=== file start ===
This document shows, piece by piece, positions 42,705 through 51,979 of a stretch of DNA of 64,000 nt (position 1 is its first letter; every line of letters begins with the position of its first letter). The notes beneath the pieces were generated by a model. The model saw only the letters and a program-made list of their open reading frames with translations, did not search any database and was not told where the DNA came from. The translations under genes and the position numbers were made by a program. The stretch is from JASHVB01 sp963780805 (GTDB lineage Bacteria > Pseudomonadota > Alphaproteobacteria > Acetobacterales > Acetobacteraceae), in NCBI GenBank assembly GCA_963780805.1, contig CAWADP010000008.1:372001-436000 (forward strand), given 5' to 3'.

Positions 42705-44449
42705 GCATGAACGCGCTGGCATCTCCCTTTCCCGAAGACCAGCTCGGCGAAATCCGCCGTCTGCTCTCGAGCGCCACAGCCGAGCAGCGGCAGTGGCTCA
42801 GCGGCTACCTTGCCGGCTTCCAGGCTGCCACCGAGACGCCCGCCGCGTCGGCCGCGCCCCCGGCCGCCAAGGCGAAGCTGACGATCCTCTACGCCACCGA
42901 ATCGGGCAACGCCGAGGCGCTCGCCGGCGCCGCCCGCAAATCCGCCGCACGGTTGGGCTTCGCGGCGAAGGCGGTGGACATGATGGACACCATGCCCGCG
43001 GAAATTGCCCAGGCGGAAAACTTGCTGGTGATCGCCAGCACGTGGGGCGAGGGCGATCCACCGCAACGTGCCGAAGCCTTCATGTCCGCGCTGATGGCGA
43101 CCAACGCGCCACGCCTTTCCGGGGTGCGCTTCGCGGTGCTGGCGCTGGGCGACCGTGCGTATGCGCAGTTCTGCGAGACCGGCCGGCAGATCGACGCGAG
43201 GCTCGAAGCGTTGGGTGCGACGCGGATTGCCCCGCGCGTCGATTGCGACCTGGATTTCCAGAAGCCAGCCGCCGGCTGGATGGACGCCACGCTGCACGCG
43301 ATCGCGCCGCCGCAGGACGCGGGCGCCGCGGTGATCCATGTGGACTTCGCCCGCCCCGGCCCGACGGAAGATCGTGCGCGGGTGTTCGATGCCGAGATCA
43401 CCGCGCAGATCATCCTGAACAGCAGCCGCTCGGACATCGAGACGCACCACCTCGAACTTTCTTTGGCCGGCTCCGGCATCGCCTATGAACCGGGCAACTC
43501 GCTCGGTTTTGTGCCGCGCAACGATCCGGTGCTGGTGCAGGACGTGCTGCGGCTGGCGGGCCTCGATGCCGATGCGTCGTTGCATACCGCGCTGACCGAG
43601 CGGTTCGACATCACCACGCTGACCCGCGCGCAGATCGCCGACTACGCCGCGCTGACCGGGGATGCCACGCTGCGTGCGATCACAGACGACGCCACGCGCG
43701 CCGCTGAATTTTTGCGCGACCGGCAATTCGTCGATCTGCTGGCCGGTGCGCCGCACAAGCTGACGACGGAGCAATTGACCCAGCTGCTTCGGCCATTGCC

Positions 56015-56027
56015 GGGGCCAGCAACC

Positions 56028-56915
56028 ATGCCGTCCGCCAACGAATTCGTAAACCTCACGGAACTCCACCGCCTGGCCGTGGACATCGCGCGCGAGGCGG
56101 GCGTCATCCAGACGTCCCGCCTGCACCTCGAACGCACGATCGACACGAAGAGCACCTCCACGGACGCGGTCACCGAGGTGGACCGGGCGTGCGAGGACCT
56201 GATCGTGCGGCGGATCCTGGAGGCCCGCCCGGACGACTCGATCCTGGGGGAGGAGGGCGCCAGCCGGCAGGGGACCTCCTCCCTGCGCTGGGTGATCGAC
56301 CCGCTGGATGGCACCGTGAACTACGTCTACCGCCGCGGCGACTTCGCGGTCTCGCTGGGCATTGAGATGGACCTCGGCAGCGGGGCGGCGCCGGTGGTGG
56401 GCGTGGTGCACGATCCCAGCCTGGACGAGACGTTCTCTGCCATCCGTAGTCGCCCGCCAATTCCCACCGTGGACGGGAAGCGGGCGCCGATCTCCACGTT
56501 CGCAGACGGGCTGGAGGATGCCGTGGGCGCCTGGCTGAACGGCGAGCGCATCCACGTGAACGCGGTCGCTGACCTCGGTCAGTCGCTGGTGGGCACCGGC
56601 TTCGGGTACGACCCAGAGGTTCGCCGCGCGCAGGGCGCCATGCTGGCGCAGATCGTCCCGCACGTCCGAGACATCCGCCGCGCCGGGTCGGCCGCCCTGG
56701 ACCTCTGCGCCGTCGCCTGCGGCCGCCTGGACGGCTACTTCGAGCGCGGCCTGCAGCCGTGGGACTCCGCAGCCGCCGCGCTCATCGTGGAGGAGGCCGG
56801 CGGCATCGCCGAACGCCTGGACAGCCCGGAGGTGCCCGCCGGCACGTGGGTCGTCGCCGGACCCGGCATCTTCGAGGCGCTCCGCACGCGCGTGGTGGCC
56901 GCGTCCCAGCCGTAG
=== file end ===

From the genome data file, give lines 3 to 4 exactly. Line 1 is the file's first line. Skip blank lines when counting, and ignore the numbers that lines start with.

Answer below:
42705 GCATGAACGCGCTGGCATCTCCCTTTCCCGAAGACCAGCTCGGCGAAATCCGCCGTCTGCTCTCGAGCGCCACAGCCGAGCAGCGGCAGTGGCTCA
42801 GCGGCTACCTTGCCGGCTTCCAGGCTGCCACCGAGACGCCCGCCGCGTCGGCCGCGCCCCCGGCCGCCAAGGCGAAGCTGACGATCCTCTACGCCACCGA